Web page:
Mars’ metal layers shouldn’t exist?
|April 19, 2017||Posted by News under Extraterrestrial life, News|
From Leah Crane at New Scientist:
NASA’s MAVEN (Mars Atmosphere and Volatile Emission) spacecraft found layers of atmospheric metal ions that defy models based loosely on Earth’s atmosphere.
The space between planets is full of metallic dust and rocks. As they are drawn into a planet’s atmosphere, they burn up, leaving behind metal particles like iron and magnesium. On Earth, the behaviour of those particles is mostly controlled by the planet’s strong magnetic field. They use magnetic fields as a sort of highway, and stream along the magnetic field lines to form thin layers throughout the atmosphere.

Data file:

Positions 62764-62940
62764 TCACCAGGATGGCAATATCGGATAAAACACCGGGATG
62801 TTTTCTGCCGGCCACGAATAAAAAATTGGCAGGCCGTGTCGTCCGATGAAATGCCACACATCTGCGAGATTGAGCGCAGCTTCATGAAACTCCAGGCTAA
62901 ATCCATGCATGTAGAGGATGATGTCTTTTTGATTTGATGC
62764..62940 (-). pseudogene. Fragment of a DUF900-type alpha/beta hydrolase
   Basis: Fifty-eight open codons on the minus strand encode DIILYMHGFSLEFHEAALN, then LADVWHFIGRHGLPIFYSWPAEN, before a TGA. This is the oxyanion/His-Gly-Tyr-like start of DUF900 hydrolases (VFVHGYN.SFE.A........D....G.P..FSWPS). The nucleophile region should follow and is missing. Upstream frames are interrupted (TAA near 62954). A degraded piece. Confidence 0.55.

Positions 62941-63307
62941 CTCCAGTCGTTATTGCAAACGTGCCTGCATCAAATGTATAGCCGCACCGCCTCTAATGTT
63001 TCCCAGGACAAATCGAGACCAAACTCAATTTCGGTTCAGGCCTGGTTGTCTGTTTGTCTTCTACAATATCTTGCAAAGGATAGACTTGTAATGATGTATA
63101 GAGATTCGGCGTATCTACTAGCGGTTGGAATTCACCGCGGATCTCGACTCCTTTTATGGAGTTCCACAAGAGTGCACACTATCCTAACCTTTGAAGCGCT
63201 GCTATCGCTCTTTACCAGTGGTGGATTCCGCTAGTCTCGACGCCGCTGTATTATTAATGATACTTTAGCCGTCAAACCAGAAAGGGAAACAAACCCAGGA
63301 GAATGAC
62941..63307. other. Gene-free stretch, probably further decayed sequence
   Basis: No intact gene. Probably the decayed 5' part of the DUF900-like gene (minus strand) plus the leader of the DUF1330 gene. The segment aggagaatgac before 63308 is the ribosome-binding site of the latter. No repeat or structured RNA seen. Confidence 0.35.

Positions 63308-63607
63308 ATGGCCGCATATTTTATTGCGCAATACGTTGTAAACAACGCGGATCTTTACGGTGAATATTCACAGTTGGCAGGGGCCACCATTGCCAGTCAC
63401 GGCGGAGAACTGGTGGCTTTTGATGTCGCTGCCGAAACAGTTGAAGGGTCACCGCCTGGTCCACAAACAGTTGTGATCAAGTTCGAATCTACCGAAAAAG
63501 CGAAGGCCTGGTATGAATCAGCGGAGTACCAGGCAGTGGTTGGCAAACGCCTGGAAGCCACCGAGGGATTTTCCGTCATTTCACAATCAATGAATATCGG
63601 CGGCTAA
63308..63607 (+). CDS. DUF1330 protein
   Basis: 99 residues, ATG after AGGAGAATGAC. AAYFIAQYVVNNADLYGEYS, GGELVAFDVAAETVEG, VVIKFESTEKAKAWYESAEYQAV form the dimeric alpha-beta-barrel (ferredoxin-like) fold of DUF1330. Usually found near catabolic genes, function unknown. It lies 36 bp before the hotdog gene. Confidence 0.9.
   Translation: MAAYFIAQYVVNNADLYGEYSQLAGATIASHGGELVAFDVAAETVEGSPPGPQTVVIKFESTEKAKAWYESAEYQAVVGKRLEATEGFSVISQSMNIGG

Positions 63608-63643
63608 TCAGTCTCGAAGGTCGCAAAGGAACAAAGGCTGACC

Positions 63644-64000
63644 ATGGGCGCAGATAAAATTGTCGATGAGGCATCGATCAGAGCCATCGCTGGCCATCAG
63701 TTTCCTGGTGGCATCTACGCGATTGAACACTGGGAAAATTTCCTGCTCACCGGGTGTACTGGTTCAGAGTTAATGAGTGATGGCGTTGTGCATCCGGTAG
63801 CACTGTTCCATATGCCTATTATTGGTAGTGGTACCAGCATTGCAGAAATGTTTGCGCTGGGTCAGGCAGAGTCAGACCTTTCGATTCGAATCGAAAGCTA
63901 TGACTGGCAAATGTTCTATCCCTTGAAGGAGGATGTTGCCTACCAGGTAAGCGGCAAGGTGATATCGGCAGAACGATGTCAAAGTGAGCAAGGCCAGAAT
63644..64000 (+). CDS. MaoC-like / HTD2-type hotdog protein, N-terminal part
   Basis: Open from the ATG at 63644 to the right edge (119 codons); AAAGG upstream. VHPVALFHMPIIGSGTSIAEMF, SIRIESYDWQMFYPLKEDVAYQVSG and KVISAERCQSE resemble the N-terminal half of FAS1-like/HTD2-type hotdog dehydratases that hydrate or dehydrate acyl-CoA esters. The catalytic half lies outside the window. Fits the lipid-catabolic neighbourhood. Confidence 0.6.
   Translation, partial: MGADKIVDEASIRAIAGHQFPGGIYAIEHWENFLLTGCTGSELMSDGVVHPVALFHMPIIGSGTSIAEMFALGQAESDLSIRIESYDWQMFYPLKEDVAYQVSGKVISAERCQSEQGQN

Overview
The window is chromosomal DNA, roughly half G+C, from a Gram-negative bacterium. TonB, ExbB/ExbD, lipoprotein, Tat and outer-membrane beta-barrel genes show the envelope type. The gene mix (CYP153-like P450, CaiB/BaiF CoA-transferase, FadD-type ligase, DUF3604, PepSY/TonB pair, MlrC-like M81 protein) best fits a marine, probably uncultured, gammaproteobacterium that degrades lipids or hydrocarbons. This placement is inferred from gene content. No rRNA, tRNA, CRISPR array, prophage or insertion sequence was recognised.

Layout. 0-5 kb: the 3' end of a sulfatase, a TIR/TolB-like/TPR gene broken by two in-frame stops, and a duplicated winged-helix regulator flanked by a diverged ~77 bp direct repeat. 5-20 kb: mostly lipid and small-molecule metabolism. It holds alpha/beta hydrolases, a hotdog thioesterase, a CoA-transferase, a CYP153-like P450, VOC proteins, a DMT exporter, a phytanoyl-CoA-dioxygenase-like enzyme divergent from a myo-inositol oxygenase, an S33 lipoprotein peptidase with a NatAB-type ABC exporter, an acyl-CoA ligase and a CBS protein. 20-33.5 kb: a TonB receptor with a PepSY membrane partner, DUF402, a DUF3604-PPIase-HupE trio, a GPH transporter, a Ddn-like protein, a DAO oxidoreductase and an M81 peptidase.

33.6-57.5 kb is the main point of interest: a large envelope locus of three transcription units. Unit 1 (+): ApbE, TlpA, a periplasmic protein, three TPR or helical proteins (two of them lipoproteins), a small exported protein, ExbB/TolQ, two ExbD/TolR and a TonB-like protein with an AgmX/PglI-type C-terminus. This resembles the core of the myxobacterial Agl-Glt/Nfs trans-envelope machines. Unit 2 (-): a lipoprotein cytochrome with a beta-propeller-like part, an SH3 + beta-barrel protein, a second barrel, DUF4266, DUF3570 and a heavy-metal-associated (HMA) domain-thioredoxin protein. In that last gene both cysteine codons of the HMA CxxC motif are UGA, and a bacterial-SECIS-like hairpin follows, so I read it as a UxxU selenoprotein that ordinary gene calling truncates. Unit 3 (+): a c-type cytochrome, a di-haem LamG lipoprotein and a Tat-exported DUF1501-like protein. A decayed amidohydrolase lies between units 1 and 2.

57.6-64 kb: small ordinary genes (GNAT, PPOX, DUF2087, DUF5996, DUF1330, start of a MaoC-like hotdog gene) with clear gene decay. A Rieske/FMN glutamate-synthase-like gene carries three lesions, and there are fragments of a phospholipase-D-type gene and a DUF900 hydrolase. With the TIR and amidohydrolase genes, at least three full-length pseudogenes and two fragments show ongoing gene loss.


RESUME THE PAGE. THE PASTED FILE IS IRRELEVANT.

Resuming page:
But Mars has no such field. The planet does have small regions with weak magnetic fields in its southern hemisphere, but without a global field like Earth’s, it should not be able to form the layers that MAVEN sees.More.
Guess we’ll have to live with it, right? It’s good to be reminded of the dangers of too much certainty. 😉
See also: Was evidence for liquid water on Mars really discovered last year? Doubts surface.
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